Decided: January 21, 2016
The Fourth Circuit denied Knox Creek’s petition for review.
This case stemmed from a series of inspections that the Mine Safety and Health Administration (“MSHA”) conducted in Knox Creek’s Tiller Mine, four citations of which are at issue in the case, three permissibility violations and one accumulations violation. Although the ALJ found that the Secretary had not provided sufficient evidence that the violations were “significant and substantial” (“S&S”), but on review, the Commission found that the ALJ had applied the test incorrectly, and when it clarified the standard, found that the permissibility citations were S&S. As to the accumulations violation, the ALJ determined that it too was not S&S, and the Commission reversed that decision as well. The Commission then remanded to the ALJ for it to recalculate the penalties in light of the violations’ S&S designation. Once the ALJ imposed the revised penalties, and the Commission denied Knox Creeks’ petition for review, the Fourth Circuit determined that it was then ripe for review.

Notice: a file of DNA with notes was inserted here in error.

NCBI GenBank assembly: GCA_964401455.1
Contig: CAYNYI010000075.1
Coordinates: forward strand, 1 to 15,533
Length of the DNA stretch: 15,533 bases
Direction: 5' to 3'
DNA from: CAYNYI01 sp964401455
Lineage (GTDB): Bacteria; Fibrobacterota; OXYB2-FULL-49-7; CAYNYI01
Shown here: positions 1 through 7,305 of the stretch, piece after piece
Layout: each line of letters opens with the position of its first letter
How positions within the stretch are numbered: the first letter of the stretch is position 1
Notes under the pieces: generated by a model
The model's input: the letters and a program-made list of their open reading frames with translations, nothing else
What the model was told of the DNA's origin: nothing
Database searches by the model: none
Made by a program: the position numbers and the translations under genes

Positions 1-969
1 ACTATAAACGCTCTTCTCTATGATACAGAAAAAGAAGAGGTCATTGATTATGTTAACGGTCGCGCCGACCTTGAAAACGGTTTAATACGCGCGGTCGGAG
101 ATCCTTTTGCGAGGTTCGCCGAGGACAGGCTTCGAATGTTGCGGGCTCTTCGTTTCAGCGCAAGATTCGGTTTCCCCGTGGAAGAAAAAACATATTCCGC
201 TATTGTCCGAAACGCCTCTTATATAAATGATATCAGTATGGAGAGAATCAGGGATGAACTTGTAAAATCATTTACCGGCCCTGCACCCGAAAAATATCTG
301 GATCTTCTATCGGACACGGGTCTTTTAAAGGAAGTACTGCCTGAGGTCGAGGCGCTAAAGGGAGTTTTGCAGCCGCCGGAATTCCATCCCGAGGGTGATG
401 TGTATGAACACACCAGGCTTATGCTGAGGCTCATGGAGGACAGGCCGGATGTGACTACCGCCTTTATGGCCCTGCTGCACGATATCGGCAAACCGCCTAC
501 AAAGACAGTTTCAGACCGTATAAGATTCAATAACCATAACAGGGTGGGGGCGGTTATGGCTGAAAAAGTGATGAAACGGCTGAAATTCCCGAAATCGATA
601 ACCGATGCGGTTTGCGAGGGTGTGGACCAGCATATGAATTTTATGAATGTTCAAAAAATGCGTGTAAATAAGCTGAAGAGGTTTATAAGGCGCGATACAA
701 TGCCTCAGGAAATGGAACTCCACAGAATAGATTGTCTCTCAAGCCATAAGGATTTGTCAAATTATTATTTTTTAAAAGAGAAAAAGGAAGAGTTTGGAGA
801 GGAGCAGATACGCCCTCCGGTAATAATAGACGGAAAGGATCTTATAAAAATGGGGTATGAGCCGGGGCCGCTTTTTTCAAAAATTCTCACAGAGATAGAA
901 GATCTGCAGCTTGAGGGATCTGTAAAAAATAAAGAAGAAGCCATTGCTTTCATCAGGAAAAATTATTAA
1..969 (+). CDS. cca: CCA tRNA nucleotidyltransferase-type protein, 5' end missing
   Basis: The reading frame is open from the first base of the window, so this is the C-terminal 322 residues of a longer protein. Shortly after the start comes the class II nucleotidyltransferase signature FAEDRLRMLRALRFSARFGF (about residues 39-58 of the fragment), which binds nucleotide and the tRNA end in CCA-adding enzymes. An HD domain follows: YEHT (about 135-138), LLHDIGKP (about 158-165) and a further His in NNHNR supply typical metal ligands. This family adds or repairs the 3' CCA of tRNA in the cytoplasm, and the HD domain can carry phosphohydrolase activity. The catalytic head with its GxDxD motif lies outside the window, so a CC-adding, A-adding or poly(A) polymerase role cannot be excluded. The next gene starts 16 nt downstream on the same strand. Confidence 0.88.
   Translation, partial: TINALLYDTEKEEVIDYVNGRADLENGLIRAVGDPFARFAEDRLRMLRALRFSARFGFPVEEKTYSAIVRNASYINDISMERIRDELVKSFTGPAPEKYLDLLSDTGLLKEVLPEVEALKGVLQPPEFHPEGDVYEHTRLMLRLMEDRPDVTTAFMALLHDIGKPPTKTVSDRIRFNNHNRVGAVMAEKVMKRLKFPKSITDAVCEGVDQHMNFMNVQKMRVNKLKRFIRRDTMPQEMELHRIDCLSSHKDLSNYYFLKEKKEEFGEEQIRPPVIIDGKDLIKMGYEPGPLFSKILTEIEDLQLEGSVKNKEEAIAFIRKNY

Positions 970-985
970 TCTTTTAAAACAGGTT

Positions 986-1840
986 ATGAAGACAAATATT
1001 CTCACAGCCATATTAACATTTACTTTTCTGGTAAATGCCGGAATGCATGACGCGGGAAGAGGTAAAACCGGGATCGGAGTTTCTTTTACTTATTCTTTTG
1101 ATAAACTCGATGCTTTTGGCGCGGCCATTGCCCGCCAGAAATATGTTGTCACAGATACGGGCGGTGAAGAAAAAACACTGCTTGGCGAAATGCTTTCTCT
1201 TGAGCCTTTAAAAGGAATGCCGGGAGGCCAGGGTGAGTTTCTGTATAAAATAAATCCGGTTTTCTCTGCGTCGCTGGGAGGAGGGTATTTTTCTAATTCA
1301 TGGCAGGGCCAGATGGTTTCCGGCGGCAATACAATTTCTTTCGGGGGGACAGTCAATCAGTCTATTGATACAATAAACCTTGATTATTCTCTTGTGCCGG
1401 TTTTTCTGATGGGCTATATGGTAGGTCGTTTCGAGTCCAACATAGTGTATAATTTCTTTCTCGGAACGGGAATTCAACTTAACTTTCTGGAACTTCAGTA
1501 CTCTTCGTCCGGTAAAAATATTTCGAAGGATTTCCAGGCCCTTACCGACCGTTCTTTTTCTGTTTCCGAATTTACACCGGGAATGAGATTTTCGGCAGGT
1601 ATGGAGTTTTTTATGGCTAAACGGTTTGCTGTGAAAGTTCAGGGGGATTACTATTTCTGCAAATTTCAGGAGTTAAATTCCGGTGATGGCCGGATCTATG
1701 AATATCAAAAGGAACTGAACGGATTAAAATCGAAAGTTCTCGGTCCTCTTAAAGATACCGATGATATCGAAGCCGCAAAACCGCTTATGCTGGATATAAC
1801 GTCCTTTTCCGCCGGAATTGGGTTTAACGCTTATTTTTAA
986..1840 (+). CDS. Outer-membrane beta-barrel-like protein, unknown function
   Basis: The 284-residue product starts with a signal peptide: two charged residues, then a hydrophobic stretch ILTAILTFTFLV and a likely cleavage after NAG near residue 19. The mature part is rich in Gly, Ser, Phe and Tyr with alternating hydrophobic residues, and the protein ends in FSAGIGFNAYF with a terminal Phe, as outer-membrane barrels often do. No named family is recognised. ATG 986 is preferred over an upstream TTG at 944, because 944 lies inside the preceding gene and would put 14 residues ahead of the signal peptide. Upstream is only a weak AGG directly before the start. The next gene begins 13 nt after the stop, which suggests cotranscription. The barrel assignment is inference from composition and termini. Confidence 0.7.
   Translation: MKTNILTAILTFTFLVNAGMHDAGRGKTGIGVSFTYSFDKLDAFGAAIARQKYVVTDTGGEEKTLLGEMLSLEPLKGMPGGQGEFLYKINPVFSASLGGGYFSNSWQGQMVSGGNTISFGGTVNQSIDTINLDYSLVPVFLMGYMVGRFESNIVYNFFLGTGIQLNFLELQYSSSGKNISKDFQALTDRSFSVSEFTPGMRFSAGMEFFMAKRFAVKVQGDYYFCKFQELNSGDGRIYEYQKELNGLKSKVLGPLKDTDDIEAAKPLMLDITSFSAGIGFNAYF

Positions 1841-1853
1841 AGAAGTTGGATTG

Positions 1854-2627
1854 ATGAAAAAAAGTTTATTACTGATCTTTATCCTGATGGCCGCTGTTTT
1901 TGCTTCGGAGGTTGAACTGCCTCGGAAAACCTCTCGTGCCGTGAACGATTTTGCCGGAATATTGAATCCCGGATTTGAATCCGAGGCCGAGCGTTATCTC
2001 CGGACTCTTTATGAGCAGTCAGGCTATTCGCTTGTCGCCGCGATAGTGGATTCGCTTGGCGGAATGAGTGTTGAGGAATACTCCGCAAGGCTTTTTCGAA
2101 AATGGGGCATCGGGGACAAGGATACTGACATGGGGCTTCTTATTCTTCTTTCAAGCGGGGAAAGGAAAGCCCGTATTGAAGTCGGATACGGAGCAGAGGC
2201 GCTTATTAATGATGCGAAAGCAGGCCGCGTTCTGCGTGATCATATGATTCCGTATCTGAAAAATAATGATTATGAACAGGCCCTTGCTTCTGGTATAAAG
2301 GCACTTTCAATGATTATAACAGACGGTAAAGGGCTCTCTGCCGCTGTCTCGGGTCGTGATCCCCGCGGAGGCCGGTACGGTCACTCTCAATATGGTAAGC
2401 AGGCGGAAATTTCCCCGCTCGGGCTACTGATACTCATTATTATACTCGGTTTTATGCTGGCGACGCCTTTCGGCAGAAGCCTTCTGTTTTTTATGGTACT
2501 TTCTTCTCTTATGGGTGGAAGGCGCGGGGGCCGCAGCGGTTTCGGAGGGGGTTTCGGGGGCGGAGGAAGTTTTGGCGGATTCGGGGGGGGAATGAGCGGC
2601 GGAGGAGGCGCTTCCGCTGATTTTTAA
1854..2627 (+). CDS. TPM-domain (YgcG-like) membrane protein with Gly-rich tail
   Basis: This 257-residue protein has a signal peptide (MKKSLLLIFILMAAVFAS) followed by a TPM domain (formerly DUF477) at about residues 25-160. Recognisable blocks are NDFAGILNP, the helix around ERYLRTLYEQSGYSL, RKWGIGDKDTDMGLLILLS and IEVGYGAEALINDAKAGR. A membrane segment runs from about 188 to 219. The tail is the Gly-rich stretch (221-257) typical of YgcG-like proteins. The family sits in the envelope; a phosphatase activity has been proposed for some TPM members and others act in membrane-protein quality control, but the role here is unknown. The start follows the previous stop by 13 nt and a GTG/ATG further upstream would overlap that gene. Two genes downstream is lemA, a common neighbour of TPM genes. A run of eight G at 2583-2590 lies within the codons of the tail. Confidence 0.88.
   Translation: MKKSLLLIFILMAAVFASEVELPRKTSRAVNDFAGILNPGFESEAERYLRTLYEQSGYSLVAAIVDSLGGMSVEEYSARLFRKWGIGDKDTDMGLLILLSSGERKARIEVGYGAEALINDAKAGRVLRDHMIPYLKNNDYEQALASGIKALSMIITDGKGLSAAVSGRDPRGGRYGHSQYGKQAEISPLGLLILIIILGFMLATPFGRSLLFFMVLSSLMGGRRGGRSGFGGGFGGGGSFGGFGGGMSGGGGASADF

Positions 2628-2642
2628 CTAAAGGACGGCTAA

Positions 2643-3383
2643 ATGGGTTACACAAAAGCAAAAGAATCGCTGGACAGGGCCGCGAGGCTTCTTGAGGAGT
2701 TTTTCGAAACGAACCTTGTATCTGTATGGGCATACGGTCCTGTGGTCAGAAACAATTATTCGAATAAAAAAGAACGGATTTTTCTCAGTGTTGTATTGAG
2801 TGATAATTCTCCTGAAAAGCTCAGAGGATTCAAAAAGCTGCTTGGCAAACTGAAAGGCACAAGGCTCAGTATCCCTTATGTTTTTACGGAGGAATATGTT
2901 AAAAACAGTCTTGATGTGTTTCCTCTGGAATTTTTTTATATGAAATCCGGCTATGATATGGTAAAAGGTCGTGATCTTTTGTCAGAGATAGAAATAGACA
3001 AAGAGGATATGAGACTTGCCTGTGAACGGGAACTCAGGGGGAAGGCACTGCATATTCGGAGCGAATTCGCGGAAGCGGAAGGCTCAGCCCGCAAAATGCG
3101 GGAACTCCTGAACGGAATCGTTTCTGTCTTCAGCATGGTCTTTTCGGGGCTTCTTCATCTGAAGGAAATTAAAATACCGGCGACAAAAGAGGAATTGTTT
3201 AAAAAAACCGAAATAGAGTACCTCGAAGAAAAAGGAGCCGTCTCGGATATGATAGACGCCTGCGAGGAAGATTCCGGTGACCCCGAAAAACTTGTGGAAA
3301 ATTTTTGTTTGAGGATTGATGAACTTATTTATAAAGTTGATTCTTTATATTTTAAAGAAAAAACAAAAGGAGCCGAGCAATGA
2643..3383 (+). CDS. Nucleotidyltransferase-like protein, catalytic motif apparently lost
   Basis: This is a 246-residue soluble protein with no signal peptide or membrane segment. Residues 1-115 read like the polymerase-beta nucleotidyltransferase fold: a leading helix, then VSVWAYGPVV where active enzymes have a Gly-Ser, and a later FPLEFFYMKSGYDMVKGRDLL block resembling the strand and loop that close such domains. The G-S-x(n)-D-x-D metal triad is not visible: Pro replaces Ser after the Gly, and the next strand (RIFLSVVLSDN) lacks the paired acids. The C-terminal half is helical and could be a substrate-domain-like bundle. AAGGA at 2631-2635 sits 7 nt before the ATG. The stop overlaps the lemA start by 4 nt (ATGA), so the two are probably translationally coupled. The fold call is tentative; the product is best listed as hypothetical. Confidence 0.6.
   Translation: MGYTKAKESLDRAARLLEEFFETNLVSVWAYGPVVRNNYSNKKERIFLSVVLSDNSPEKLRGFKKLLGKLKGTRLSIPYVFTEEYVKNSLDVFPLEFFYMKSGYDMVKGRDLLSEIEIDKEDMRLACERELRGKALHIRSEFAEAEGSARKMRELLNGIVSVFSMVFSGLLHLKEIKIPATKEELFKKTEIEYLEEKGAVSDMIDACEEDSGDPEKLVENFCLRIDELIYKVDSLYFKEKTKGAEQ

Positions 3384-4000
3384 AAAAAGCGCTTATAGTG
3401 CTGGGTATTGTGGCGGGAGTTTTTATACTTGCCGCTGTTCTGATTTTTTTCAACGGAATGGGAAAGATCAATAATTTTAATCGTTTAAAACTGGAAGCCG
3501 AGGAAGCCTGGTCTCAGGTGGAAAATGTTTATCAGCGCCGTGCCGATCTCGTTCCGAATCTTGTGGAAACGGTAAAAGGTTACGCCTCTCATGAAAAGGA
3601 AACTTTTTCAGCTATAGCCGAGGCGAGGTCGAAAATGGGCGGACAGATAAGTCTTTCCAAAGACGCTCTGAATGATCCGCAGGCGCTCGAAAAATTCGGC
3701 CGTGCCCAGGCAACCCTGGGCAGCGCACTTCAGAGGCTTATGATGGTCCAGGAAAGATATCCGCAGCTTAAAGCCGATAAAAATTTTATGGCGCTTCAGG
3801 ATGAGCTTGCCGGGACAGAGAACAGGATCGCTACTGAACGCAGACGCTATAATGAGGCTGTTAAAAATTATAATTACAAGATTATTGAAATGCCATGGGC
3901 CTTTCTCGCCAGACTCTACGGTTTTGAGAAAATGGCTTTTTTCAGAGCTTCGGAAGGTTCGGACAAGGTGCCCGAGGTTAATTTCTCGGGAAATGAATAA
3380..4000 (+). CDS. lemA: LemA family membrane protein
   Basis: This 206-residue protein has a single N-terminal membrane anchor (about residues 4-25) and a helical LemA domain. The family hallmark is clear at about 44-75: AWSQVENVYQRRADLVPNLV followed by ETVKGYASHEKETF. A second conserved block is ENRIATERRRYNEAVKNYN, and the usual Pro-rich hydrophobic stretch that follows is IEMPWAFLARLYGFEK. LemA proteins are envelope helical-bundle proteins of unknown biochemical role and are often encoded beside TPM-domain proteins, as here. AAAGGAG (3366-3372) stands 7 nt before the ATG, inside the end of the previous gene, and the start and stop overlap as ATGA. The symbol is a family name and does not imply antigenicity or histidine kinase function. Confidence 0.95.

The Fourth Circuit began its analysis by disposing the challenge that the Commission exceeded its statutory standard of review because it reversed findings of the ALJ that were supported by substantial evidence. The Court found that the Commission did not reverse the ALJ’s factual findings, and instead reversed solely based on the correction of the legal error and clarified the legal standard that the ALJ was to use in determining if the violations were S&S. The Court went through the familiar Chevron analysis when looking at ambiguities in the statute of the Mine Act, and found that the second requirement of Mead was lacking, so the Secretary’s litigation position was not entitled Chevron deference. However, the Court noted that some deference was still to be given to the Secretary’s interpretation. The Court then looked at the Mathies test, and found that the Secretary’s interpretation of its third prong was consistent with earlier precedent and legislative intent, that a reviewer is to assume the existence of the relevant hazard when analyzing the third prong. The Court also dismissed Knox Creek’s argument that such an interpretation would change the test to allow every violation to be deemed S&S, because the third prong still required evidence that the hazard was reasonably likely to result in an injury-producing event, and because the second prong was still necessary in the analysis. In applying the legal standard, the Court then found that the S&S determinations were supported by substantial evidence, and denied the petition for review.